Is Your Child a Writer?
Writing is The Key to Academic Acceleration
by Stephanie Steen, Ed.S.
Schools across the nation are scrambling to catch up students in the core academic areas of reading and mathematics. As a parent, you can accelerate your child’s learning by focusing on the all-important skill of writing. That’s right: When children learn to write, they learn to think, which supports their academic development in all content areas.
How does writing promote learning?
Let’s say a child has recently learned how to make s’mores during a family camping trip, so you ask them to write about their experience. As they begin to write, they may reflect on their feelings of joy, excitement, and, perhaps, a little anxiety from being so close to an open flame. They will likely write about their sensory experiences such as listening to the crackle and pop of logs splitting open or stretching the tacky marshmallow cream between their fingers. As they write, they may even turn to you to ask what you used to sharpen their stick for roasting.
The process of transferring thoughts into words on a page builds content knowledge, increases vocabulary, and strengthens core memories. Background knowledge is essential in order to comprehend what is read, so time spent writing is time leveraged to advance reading proficiency.
Learn about self and others
When children write, they discover new things about themselves and others. They may solidify their views on a debatable topic, uncover previously untapped feelings, or contemplate creative solutions to their problems. As children write about themselves and others, they unlock new ways to relate to the world and understand varying viewpoints.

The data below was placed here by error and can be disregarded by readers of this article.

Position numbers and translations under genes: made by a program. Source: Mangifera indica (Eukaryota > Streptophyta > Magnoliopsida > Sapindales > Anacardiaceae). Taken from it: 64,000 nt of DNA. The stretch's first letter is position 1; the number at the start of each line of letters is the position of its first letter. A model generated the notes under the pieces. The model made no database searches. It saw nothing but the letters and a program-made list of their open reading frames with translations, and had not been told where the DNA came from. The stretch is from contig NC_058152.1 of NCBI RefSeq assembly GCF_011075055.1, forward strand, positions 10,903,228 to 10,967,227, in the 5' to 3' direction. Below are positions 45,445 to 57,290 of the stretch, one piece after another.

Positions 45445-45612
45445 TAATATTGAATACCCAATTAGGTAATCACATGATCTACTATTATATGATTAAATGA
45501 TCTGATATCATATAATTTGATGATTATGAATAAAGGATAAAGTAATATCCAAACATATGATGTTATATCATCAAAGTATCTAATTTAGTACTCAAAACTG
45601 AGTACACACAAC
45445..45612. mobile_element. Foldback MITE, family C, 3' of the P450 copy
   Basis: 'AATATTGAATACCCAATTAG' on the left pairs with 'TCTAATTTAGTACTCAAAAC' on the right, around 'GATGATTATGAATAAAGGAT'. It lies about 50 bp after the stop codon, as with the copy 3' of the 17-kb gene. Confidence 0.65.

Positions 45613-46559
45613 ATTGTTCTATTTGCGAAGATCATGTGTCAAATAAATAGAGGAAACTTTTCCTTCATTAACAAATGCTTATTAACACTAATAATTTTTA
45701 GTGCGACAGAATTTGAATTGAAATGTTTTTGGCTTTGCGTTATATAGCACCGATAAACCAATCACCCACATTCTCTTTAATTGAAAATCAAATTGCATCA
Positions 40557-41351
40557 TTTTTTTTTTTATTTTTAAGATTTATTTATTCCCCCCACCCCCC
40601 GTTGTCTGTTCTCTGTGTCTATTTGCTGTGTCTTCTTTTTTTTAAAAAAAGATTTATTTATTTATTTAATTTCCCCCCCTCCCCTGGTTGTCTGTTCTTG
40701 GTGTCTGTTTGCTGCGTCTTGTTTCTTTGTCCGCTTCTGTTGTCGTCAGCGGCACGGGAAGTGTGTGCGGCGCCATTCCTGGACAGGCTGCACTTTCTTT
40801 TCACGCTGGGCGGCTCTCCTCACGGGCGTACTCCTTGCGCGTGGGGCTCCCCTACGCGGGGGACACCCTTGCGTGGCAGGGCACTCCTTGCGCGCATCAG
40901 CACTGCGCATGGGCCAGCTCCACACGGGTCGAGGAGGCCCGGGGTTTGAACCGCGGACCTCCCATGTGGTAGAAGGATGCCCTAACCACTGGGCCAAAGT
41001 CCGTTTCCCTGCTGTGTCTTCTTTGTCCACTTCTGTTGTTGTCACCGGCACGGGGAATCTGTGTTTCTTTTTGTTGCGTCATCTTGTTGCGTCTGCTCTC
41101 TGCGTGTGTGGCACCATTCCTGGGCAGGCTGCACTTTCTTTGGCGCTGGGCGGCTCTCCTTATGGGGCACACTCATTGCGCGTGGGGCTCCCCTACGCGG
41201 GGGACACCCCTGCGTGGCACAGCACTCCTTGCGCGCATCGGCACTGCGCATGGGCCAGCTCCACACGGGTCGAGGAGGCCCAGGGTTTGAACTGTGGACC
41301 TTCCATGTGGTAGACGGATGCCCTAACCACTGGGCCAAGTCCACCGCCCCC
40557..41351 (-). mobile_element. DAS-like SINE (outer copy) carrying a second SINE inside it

Developing a greater sense of self is confidence building, and to be a learner requires both vulnerability and self esteem. Children who are able to express themselves through writing are practicing an effective coping mechanism; when they encounter academic challenges, they can put pen to paper to reflect, learn, grow, and overcome.
Why does it matter?
The shifts in the Common Core State Standards require students of all ages to demonstrate their knowledge via writing. As students progress through school, they are asked to write extensively in all content areas and cite textual evidence to support their ideas and opinions. Students must do all of this while employing increasingly complex language and producing polished pieces.
What can I do about it?
As a parent, you can encourage your child to write as part of their daily routine when not in school. Click here to access my 7 tips for incorporating writing into summer activities. Or, if you would like your child to work with a licensed teacher, inquire about Apex Education Partners’ personalized online writing tutoring options here.
Writers are learners, and summertime offers excellent opportunities to accelerate your child’s academic skills.
Stephanie Steen is an educational leader with over 15 years of experience as a high school English teacher, an instructional coach, a professional development facilitator, a K-8 principal, and a director of MTSS and literacy.